Another argument for lowering interest rates is that the United States economy is telling two different stories. There is still a large segment of the U.S. economy that is not benefiting from the bull market. Wages remain stubbornly low at the lower end and many Americans place job security as one of their primary concerns. Although this concern is not being reflected in consumer confidence figures right now, many analysts are hoping that an interest rate cut will spark lending to prevent a decline in consumer confidence – which makes up a high percentage of economic growth. 

On the other hand, there are cases against raising interest rates.

The Fed is hitting its target...for now

The Federal Reserve’s mandate is to achieve and maintain stable prices and maximum employment. Currently, the economy has been staying at or below the Fed’s targets in both areas. In fact, both numbers may be lower than the Fed would like. But, the global economy means that the Fed’s interest rate policies have less effect on interest rates than it did forty years ago. Prices of many goods and services rise or fall for reasons that have nothing to do with the Fed.

Markets are forward-looking, economic data is not

One of the reasons why some economists suggest the Fed should hold the line on interest rates is that the data they are looking at does not always reflect what is happening in the market at the moment. For example, a recent survey by Allianz Life showed that over 50% of those surveyed were very concerned that the U.S. economy was headed for a recession, and they were actively looking for strategies to manage risk. The survey, however, was conducted in May which was the worst month of 2019 for the S&P 500. But the index, along with other stock market indexes, recovered in June and as recently as June 13 closed at an all-time high of above 3,000. This is the inherent problem with much of the economic data that the Fed receives. Many are based on events that have already happened but do not take into account – or stand in conflict with – what is occurring in the economy at this time.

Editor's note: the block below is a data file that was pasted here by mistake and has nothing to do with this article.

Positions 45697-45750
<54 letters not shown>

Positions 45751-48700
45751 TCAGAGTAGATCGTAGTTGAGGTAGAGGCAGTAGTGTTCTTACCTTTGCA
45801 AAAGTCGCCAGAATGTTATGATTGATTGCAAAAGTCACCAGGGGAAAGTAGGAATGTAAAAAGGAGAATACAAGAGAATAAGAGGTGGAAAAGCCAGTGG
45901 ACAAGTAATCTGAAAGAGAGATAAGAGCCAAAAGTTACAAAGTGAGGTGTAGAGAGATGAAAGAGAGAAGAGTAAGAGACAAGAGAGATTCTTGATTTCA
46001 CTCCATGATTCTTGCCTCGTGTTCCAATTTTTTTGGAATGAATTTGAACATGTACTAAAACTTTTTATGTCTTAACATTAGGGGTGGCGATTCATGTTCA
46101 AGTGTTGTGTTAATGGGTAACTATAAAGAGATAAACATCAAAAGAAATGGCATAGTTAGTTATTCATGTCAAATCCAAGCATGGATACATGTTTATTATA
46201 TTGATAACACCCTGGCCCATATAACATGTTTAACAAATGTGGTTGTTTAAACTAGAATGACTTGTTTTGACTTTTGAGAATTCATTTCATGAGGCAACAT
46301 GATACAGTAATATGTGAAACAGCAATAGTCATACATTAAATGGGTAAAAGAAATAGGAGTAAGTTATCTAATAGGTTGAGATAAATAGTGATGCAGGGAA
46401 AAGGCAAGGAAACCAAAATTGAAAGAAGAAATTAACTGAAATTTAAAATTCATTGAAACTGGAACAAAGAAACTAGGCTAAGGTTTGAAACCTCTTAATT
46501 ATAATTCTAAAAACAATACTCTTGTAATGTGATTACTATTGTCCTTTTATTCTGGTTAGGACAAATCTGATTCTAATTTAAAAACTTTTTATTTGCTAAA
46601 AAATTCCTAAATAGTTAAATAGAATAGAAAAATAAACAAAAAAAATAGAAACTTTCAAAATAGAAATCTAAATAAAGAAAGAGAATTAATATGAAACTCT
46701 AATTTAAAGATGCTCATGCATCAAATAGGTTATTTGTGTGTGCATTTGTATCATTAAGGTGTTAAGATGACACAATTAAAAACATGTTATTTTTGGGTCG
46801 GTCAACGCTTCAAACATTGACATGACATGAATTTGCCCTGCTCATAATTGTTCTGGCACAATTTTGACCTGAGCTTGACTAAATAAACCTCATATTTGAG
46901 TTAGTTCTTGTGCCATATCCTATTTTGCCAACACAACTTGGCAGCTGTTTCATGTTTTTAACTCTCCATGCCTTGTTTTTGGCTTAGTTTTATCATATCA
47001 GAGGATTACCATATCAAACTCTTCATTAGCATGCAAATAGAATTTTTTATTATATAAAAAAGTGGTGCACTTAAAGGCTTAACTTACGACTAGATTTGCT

The Fed can telegraph their punches

Rather than cutting interest rates now, the Fed can commit to a clear, and very accommodative, monetary policy if, for instance, the unemployment rises to 4.1 percent (one-half percent above its current level) and hold it there until the unemployment rate goes below that level. This would give businesses and consumers the confidence to spend today with the assurance that the Fed will lower rates should recessionary forces come into play.

In the end, elections affect economic policy

James Carville, a political strategist for President Clinton's successful 1992 Presidential campaign famously quipped, "It's the economy, stupid". As we head into an election year, it's useful to remember this statement as politicians are desperate to avoid having the economy teeter into a recession prior to the election. Throughout 2019, the Trump administration has been lobbying the Fed to reduce interest rates. While the Fed is supposed to be apolitical, it's a fair question to ask how much longer the Fed will continue to ignore the political pressure to lower rates.